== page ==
2947-10-01 – Tales from the Service: Gabriel’s Dutchman
The war is getting really interesting, and Duncan has agreed to let me directly publish more stories to this feed (though he still insists on mangling my text in the service of his too-dry editorial standards). He told me not to spend much time discussing the events elsewhere on the Coreward and Sagittarius Frontiers since Saint-Lô left Maribel, but the two attacks at Margaux and the loss of contact with remote Kistler Junction do not seem to be raids, just as the attack at Berkant was not a proper raid.
The Incarnation thinks it has the advantage – I personally don’t think so, but it’s possible – and Captain Liao thinks they’re hoping to make the Fifth Fleet look like a bunch of fools until some political nincompoop up and gives them what they want.
Trouble is, hell if anyone knows what they want – the prisoners taken by the Navy think they’re fighting to save humanity from extinction, the damned fools. Hardly a position that can be distilled into actionable demands – far as they see it, we’re either with them and surrender without any more fighting, or against them and due for destruction to preserve the species.
This week’s entry is another anecdote told by Source Gabriel, (as before, identified in this piece only as such) a captured Incarnation strike pilot who has been at least partly cooperative with Naval Intelligence interrogators. Evidently, the chip-brains in Nate command had at one point the utterly mad idea of snatching as worthless and boring a place as Deana’s Rock – the very hind end of the Frontier – and it’s apparently all it took was an apparent Dutchman sighting to scare them away from the misfortune of holding it.
We haven't seen Dutchmen in the Reach (credibly, anyway) in nearly 200 years - maybe they're more common in Sagittarius?
[Editor’s Note: Deana’s Rock is a touchy subject for Nojus – I tried to get him to tone down his scorn, but he wouldn’t budge, and we all know nobody on this ship can budge him if he digs his heels in. I’ll try to tease the story out of him later. Also keep in mind that this occurred at least a few weeks before Source Gabriel’s final mission (Tales from the Service: Source Gabriel) -D.L.C.]
The order to change course fed directly into Gabriel’s brain through his implants, and the sleek Coronach moved to follow the new heading even before he had registered the change, staying in pristine but rapidly-flowing formation behind the flight leader. Precision formation flying in tiny, nimble ships with nearly identical drive signatures was the Coronach’s best defense; like a school of fish, a squadron of the little interceptors made it difficult for attackers to identify single targets.
Of course, a course change not on the flight plan indicated trouble, and Gabriel immediately began to parse the flow of network traffic through which any pilot’s mind tumbled. The squadron leader had received an encrypted update from the mothership’s flight control system, and though Gabriel himself couldn’t decode it, he knew how to query its contents.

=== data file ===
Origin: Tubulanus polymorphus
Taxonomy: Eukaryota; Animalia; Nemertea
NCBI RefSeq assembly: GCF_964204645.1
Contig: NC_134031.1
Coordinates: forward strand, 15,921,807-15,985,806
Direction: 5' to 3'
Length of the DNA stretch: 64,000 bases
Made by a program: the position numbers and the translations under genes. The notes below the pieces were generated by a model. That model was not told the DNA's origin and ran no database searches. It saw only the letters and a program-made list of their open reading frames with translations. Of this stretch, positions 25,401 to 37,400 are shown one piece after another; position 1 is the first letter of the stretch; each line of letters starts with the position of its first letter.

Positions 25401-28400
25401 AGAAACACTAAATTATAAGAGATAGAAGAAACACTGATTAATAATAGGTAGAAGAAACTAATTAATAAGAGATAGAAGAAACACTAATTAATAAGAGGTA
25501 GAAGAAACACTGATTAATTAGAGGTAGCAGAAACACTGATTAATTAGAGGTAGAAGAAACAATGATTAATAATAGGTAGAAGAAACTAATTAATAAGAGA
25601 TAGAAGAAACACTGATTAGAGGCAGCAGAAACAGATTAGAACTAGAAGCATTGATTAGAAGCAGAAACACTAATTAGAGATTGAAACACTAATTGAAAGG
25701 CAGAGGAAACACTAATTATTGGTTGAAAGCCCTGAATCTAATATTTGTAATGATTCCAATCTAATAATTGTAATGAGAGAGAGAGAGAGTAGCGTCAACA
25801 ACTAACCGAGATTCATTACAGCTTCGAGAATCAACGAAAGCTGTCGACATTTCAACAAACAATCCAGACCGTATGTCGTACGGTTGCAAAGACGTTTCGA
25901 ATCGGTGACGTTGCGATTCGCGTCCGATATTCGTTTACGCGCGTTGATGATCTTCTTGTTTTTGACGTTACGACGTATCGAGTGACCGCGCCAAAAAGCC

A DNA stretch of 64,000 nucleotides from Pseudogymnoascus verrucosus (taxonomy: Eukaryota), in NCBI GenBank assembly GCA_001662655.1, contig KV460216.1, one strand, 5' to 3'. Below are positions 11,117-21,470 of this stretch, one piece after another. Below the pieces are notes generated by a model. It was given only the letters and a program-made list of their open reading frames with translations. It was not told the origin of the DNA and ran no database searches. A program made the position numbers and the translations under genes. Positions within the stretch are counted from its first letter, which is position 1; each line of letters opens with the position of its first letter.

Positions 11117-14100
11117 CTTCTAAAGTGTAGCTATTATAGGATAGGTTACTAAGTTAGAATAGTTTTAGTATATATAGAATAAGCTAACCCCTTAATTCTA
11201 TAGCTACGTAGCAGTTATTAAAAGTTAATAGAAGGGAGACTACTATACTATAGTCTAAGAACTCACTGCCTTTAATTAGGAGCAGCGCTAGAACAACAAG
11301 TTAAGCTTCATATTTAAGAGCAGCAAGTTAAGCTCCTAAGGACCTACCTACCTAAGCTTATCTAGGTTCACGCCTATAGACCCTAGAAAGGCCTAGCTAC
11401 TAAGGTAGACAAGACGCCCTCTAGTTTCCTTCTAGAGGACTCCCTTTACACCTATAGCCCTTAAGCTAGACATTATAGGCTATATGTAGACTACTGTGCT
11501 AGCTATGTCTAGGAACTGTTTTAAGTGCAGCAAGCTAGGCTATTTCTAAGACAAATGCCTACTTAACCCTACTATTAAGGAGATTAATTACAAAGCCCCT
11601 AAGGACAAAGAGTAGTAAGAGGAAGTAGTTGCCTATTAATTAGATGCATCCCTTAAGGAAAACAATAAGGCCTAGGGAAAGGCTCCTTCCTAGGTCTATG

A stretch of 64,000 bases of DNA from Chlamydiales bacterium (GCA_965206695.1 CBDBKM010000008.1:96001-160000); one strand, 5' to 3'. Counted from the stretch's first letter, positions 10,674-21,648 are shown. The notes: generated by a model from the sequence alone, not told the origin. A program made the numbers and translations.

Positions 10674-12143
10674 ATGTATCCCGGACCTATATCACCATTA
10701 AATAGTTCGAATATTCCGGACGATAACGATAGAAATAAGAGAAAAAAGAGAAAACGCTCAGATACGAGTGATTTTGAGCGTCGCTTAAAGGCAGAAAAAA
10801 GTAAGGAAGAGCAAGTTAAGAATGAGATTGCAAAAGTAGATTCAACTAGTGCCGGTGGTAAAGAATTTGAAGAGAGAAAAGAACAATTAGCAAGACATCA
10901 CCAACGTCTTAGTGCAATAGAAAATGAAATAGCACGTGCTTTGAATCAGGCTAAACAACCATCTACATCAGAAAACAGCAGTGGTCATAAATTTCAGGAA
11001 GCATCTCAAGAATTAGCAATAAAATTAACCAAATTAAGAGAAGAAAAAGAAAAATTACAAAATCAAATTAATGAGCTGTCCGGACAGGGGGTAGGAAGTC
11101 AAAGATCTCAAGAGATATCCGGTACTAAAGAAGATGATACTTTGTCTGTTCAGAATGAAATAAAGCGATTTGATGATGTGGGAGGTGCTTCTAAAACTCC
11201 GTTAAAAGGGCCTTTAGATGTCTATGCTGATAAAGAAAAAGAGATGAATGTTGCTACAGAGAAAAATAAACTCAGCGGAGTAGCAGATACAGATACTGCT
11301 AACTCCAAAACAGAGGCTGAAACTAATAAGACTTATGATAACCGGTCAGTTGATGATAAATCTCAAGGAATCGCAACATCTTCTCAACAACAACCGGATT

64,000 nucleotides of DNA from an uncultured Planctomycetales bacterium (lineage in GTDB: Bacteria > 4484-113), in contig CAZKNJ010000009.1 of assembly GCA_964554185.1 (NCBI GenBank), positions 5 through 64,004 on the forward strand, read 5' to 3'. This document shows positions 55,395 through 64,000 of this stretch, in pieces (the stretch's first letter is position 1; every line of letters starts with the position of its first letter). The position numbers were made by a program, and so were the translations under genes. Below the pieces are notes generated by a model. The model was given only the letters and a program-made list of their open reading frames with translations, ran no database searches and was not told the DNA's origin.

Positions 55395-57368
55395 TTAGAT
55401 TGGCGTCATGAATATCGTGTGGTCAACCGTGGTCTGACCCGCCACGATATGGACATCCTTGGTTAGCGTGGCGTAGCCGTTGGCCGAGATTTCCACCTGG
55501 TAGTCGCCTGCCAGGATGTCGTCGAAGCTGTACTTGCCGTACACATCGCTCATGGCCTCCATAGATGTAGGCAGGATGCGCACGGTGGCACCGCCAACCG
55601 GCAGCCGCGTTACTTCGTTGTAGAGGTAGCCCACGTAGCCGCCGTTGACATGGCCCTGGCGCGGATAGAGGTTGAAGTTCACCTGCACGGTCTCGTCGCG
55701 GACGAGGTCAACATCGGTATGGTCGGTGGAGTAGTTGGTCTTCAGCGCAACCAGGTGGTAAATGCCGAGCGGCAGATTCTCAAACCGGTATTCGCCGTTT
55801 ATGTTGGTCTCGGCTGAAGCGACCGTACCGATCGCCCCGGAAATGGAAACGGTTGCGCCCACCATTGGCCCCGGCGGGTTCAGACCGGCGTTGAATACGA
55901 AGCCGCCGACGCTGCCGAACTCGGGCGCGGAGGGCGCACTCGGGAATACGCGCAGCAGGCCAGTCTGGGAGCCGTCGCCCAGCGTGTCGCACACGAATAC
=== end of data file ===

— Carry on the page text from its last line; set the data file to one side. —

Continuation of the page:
“Lead, what is the nature of our new orders?” Gabriel sent over the radio, though his mouth never moved inside his helmet.
In his augmented vision, the lead Coronach blinked to indicate successful reception. A moment later, Flight Leader Yasin’s reply arrived, read out for Gabriel’s auditory nerves. “Strange mass detected on our new heading. We’re checking it out.” Yasin, unlike many squadron commanders, did not lord his position over his subordinates. His squadron was the best – Immortal-only units excepted, if such things were more than rumor – and he knew any of his pilots were qualified to be flight leader of any lesser squadron.
The other pilots on the circuit blinked their silent acknowledgement in the augmented vision of Coronach flying, and shortly a spherical search area appeared ahead. The stars usually didn’t show from the cockpit, but inside the circular area ahead, the system let them show, in case the target object occluded any stars. Gabriel didn’t see anything, and as far as his light ship’s sensors and external cameras knew, the search area was just another patch of hard vaccuum.
As the squadron’s three sections separated to fly their parts of the helical search pattern prescribed by the computer, Tashi’s Coronach blinked to Gabriel’s left. “What do you think about the news from the home sector this morning?”
Gabriel could almost hear Yasin roll his eyes. Tashi had, as usual, waited until the section was alone on the short-range chatter circuit before bringing up uncomfortable topics. “It’s a rumor, Tashi. Nothing more.”
“Nobody would dare lie about matters the Inner Presence. What if there’s something to it? What if His visage really did react to news of our successes?” She trusted Yasin, Gabriel, and Azurra – trusted them more than Gabriel thought was healthy. He’d heard hushed rumors of people, co-opted by security systems, unwillingly turning in their own lovers, siblings, and children.
“If it’s true, it is proof we are the destined agents of humanity, and these weaklings must fall.” Azurra, always the most orthodox pilot in the section, might have been quoting out of the old, tattered texts preserved through the Schism.
“Of course they’ll fall. Half their systems are defended only by pathetic mercenaries. What I mean is-”
“Heads up!” Yasin put an end to the chatter. “On my datastream.”
Gabriel saw it instantly as the flight leader’s data gushed into his systems on a tight-beam transmission. The instruments usually used to track drive-wakes in the void had picked up a tiny ripple in the cosmic fabric – weak, but wide and constant, like ripples emanating outward from a tiny waterfall.